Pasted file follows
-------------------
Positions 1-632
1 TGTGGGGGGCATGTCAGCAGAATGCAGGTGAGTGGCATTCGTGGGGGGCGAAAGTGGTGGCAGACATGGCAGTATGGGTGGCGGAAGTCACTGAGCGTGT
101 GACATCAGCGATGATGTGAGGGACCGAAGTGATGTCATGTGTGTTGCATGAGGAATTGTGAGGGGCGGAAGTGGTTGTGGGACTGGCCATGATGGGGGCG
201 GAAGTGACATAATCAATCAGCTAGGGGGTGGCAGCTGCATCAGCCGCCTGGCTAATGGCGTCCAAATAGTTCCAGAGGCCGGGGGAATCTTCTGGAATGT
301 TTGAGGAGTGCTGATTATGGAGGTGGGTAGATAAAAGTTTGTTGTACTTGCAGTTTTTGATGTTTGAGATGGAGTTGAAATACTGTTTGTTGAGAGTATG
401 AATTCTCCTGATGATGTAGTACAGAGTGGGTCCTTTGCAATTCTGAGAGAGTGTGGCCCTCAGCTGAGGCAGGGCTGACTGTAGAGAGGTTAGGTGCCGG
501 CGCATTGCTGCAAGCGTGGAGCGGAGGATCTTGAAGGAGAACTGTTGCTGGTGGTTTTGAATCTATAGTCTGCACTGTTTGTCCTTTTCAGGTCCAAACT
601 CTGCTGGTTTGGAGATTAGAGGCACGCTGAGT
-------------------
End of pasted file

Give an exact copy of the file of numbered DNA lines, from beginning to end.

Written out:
Positions 1-632
1 TGTGGGGGGCATGTCAGCAGAATGCAGGTGAGTGGCATTCGTGGGGGGCGAAAGTGGTGGCAGACATGGCAGTATGGGTGGCGGAAGTCACTGAGCGTGT
101 GACATCAGCGATGATGTGAGGGACCGAAGTGATGTCATGTGTGTTGCATGAGGAATTGTGAGGGGCGGAAGTGGTTGTGGGACTGGCCATGATGGGGGCG
201 GAAGTGACATAATCAATCAGCTAGGGGGTGGCAGCTGCATCAGCCGCCTGGCTAATGGCGTCCAAATAGTTCCAGAGGCCGGGGGAATCTTCTGGAATGT
301 TTGAGGAGTGCTGATTATGGAGGTGGGTAGATAAAAGTTTGTTGTACTTGCAGTTTTTGATGTTTGAGATGGAGTTGAAATACTGTTTGTTGAGAGTATG
401 AATTCTCCTGATGATGTAGTACAGAGTGGGTCCTTTGCAATTCTGAGAGAGTGTGGCCCTCAGCTGAGGCAGGGCTGACTGTAGAGAGGTTAGGTGCCGG
501 CGCATTGCTGCAAGCGTGGAGCGGAGGATCTTGAAGGAGAACTGTTGCTGGTGGTTTTGAATCTATAGTCTGCACTGTTTGTCCTTTTCAGGTCCAAACT
601 CTGCTGGTTTGGAGATTAGAGGCACGCTGAGT